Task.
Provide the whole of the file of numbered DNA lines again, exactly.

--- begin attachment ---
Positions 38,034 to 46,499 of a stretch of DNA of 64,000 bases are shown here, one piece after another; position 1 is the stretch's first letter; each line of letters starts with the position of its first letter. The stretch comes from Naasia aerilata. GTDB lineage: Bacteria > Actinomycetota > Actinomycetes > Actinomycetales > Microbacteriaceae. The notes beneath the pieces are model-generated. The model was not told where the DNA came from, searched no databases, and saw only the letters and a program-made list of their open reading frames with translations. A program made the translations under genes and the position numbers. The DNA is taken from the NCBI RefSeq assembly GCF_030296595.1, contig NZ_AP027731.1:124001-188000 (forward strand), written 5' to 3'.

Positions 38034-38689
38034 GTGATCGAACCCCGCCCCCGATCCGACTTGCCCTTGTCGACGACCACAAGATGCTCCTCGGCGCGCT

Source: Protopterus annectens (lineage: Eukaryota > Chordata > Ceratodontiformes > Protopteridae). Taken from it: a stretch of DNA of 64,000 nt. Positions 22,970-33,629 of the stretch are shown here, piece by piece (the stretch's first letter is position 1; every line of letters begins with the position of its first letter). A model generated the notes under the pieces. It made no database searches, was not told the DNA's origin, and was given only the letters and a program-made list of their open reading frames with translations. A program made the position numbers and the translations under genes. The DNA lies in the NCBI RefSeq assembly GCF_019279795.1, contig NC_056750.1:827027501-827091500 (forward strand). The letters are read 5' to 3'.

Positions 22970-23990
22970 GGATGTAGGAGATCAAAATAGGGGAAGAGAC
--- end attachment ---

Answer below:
Positions 38,034 to 46,499 of a stretch of DNA of 64,000 bases are shown here, one piece after another; position 1 is the stretch's first letter; each line of letters starts with the position of its first letter. The stretch comes from Naasia aerilata. GTDB lineage: Bacteria > Actinomycetota > Actinomycetes > Actinomycetales > Microbacteriaceae. The notes beneath the pieces are model-generated. The model was not told where the DNA came from, searched no databases, and saw only the letters and a program-made list of their open reading frames with translations. A program made the translations under genes and the position numbers. The DNA is taken from the NCBI RefSeq assembly GCF_030296595.1, contig NZ_AP027731.1:124001-188000 (forward strand), written 5' to 3'.

Positions 38034-38689
38034 GTGATCGAACCCCGCCCCCGATCCGACTTGCCCTTGTCGACGACCACAAGATGCTCCTCGGCGCGCT

Source: Protopterus annectens (lineage: Eukaryota > Chordata > Ceratodontiformes > Protopteridae). Taken from it: a stretch of DNA of 64,000 nt. Positions 22,970-33,629 of the stretch are shown here, piece by piece (the stretch's first letter is position 1; every line of letters begins with the position of its first letter). A model generated the notes under the pieces. It made no database searches, was not told the DNA's origin, and was given only the letters and a program-made list of their open reading frames with translations. A program made the position numbers and the translations under genes. The DNA lies in the NCBI RefSeq assembly GCF_019279795.1, contig NC_056750.1:827027501-827091500 (forward strand). The letters are read 5' to 3'.

Positions 22970-23990
22970 GGATGTAGGAGATCAAAATAGGGGAAGAGAC